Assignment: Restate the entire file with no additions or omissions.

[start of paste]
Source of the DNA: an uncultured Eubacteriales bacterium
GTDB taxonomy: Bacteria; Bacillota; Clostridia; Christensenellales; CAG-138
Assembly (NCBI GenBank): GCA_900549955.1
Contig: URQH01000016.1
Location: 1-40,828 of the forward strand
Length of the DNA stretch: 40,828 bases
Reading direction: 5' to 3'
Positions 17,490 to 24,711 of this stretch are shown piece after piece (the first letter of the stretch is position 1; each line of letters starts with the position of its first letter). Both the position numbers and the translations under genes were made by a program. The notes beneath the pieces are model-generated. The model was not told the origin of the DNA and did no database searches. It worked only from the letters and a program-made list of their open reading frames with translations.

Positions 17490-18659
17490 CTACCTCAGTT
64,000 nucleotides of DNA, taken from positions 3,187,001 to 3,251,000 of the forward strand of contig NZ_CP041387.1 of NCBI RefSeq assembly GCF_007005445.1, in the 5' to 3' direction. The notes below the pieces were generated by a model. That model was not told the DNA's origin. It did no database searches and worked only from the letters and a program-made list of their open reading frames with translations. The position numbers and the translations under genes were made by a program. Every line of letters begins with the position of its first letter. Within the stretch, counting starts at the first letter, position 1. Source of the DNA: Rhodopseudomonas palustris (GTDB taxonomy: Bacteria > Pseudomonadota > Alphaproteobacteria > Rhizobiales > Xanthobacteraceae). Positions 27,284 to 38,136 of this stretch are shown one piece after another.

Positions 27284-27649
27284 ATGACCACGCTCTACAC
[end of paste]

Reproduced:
Source of the DNA: an uncultured Eubacteriales bacterium
GTDB taxonomy: Bacteria; Bacillota; Clostridia; Christensenellales; CAG-138
Assembly (NCBI GenBank): GCA_900549955.1
Contig: URQH01000016.1
Location: 1-40,828 of the forward strand
Length of the DNA stretch: 40,828 bases
Reading direction: 5' to 3'
Positions 17,490 to 24,711 of this stretch are shown piece after piece (the first letter of the stretch is position 1; each line of letters starts with the position of its first letter). Both the position numbers and the translations under genes were made by a program. The notes beneath the pieces are model-generated. The model was not told the origin of the DNA and did no database searches. It worked only from the letters and a program-made list of their open reading frames with translations.

Positions 17490-18659
17490 CTACCTCAGTT
64,000 nucleotides of DNA, taken from positions 3,187,001 to 3,251,000 of the forward strand of contig NZ_CP041387.1 of NCBI RefSeq assembly GCF_007005445.1, in the 5' to 3' direction. The notes below the pieces were generated by a model. That model was not told the DNA's origin. It did no database searches and worked only from the letters and a program-made list of their open reading frames with translations. The position numbers and the translations under genes were made by a program. Every line of letters begins with the position of its first letter. Within the stretch, counting starts at the first letter, position 1. Source of the DNA: Rhodopseudomonas palustris (GTDB taxonomy: Bacteria > Pseudomonadota > Alphaproteobacteria > Rhizobiales > Xanthobacteraceae). Positions 27,284 to 38,136 of this stretch are shown one piece after another.

Positions 27284-27649
27284 ATGACCACGCTCTACAC